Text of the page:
Intelligent routing

The screenshot below depicts the subscriptions on the events on the Blob Storage account. The WebHook will subscribe to each event, while the Logic App and Azure Function are only interested in the BlobCreated event, in a particular container(prefix filter) and type (suffix filter).

Route Azure Storage Events to multiple subscribers with Event Grid

Besides being centrally managed Event Grid offers intelligent routing, which is the core feature of Event Grid. You can use filters for event type, or subject pattern (pre- and suffix). Moreover, the filters are intended for the subscribers to indicate what type of event and/or subject they are interested in. When we look at our scenario the event subscription for Azure Functions is as follows.

  • Event Type : Blob Created
  • Prefix : /blobServices/default/containers/testcontainer/
  • Suffix : .jpg                       

The prefix, a filter object, looks for the beginsWith in the subject field in the event. And in addition the suffix looks for the subjectEndsWith in again the subject. Consequently, in the event above, you will see that the subject has the specified Prefix and Suffix. See also Event Grid subscription schema in the documentation as it will explain the properties of the subscription schema. The subscription schema of the function is as follows:

<pre>{
"properties": {
"destination": {
"endpointType": "webhook",
"properties": {
"endpointUrl": "https://imageanalysisfunctions.azurewebsites.net/api/AnalyseImage?code=Nf301gnvyHy4J44JAKssv23578D5D492f7KbRCaAhcEKkWw/vEM/9Q=="
}
},
"filter": {
"includedEventTypes": [ "<strong>blobCreated</strong>"],
"subjectBeginsWith": "<strong>/blobServices/default/containers/testcontainer/</strong>",
"subjectEndsWith": "<strong>.jpg</strong>",
"subjectIsCaseSensitive": "true"
}
}
}</pre>

Azure Function Event Handler

The Azure Function is only interested in a Blob Created event with a particular subject and content type (image .jpg). This will be apparent once you inspect the incoming event to the function.

<pre>[{
"topic": "/subscriptions/0bf166ac-9aa8-4597-bb2a-a845afe01415/resourceGroups/rgtest/providers/Microsoft.Storage/storageAccounts/teststorage666",
"<strong>subject</strong>": "<strong>/blobServices/default/containers/testcontainer/</strong>blobs/NinoCrudele.<strong>jpg</strong>",
"<strong>eventType</strong>": "<strong>Microsoft.Storage.BlobCreated</strong>",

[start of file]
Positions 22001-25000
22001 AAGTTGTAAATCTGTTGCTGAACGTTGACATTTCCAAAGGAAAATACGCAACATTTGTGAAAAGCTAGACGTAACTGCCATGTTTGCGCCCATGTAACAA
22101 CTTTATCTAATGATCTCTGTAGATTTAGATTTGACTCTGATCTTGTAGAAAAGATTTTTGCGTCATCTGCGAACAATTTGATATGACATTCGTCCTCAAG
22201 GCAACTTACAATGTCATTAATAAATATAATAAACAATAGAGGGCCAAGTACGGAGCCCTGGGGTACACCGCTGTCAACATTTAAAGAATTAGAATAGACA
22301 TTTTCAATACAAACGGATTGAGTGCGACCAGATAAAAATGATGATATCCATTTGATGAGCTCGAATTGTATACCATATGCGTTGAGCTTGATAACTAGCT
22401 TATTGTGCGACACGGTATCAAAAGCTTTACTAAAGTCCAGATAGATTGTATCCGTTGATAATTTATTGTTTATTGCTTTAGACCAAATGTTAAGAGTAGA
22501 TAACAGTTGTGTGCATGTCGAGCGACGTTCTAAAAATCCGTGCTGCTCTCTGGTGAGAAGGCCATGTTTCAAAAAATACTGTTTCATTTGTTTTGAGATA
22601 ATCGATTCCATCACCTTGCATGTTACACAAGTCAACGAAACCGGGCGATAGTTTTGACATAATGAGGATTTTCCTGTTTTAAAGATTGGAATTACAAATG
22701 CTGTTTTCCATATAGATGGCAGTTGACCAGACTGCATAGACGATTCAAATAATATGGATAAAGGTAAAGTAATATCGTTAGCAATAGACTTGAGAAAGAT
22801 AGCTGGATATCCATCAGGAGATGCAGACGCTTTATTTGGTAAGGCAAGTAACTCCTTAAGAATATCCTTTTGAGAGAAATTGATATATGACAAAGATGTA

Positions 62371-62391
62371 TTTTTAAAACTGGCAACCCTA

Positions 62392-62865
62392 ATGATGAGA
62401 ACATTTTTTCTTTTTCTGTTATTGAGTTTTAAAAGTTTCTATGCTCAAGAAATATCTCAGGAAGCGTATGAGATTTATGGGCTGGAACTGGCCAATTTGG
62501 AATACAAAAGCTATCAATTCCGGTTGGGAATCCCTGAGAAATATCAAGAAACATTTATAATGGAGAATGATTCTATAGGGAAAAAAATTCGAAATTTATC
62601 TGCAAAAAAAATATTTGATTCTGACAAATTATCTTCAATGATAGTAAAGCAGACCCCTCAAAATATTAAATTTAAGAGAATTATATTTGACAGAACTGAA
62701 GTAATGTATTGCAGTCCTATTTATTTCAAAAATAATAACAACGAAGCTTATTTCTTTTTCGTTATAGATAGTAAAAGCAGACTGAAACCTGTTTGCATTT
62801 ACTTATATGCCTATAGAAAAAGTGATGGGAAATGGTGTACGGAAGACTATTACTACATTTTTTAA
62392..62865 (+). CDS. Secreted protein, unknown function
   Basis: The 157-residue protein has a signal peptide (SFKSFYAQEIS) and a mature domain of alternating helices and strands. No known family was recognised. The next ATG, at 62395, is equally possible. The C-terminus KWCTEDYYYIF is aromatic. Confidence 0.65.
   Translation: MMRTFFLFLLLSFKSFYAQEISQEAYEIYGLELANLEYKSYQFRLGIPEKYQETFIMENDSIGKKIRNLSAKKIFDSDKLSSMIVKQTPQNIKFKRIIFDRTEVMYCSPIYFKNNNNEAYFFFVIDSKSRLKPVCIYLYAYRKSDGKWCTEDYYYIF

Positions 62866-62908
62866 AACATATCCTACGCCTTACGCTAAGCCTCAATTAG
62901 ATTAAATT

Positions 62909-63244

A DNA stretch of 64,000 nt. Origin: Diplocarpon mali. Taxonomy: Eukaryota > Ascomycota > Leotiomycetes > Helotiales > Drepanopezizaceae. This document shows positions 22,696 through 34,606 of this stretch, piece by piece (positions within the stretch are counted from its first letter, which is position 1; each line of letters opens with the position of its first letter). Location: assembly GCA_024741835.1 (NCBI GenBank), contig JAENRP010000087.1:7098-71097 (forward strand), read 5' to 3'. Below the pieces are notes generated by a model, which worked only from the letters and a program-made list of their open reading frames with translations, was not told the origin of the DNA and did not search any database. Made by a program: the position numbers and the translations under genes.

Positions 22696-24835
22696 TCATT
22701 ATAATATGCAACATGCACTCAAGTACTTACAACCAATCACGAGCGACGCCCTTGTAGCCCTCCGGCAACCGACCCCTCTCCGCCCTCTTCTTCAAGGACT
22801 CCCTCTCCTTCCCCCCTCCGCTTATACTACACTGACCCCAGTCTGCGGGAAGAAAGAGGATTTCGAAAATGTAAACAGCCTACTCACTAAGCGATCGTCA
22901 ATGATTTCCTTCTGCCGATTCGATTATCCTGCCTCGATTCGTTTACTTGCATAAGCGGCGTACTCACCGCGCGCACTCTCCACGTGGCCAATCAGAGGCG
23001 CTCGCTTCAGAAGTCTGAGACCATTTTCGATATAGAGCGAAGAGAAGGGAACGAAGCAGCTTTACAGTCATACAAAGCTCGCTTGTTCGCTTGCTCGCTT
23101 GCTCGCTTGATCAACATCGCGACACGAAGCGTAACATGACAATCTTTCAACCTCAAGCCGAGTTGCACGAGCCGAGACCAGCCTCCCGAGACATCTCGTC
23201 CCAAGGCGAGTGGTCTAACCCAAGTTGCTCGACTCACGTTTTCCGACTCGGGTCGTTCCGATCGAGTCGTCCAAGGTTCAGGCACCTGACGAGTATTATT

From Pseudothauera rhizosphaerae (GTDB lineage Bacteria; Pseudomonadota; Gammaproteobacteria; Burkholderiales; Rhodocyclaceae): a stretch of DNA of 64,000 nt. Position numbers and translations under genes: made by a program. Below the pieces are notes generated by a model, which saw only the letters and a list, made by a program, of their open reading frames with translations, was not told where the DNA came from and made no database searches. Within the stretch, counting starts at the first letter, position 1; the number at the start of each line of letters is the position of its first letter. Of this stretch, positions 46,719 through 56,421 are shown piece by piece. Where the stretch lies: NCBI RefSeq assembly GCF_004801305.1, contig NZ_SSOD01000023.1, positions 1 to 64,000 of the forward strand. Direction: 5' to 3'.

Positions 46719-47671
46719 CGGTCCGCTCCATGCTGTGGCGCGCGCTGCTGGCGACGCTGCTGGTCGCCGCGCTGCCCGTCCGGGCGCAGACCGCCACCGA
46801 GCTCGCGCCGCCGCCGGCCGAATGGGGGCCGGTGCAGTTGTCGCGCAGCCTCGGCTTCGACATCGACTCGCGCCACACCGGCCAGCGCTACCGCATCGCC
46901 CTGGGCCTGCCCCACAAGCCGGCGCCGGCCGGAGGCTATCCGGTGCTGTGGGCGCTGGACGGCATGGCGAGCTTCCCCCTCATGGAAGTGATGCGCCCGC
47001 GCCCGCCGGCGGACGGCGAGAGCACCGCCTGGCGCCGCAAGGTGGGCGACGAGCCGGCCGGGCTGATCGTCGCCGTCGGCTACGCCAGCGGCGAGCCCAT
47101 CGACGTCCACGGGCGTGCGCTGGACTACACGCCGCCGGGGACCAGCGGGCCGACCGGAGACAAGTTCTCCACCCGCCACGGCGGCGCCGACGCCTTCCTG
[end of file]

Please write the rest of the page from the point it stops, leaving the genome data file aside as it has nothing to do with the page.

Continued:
"eventTime": "2017-09-01T13:40:33.1306645Z",
"id": "ff28299b-001e-0045-7227-23b99106c4ae",
"data": {
"api": "PutBlob",
"clientRequestId": "206999d0-8f1b-11e7-a160-45670ee5a425",
"requestId": "ff28299b-001e-0045-7227-23b991000000",
"eTag": "0x8D4F13F04C48E95",
"contentType": "image/jpeg",
"contentLength": 32905,
"blobType": "<strong>BlockBlob</strong>",
"url": "https://teststorage666.blob.core.windows.net/testcontainer/NinoCrudele.jpg",
"sequencer": "0000000000000AB100000000000437A7",
"storageDiagnostics": {
"batchId": "f11739ce-c83d-425c-8a00-6bd76c403d03"
}
}
}]</pre>

The same intelligence applies for the Logic App that is interested in the same event. The WebHook subscribes to all the events and lacks any filters.

The scenario solution

The solution contains a storage account (blob), a registered subscription for Event Grid Azure Storage, a Request Bin (WebHook), a Logic App and a Function App containing an Azure function. The Logic App and Azure Function subscribe to the BlobCreated event with the filter settings.

The Logic App subscribes to the event once the trigger action is defined. The definition is shown in the picture below.

Event Grid properties in a Logic App Trigger Action.

Note that the resource name has to be specified explicitly (custom value) as the resource type Microsoft.Storage has been set explicitly too. The resource types currently available are Resource Groups, Subscriptions, Event Grid Topics and Event Hub Namespaces, while Storage is still in a preview program. Therefore, registration as described earlier is required. As a result with the above configuration, the desired events can be evaluated and processed. In case of the Logic App, it is parsing the event and sending an email notification.

Image Analysis Function

The Azure Function is interested in the same event. And as soon as the event is pushed to Event Grid once a blob has been created, it will process the event. The URL in the event https://teststorage666.blob.core.windows.net/testcontainer/NinoCrudele.jpg will be used to analyse the image. The image is a picture of my good friend Nino Crudele.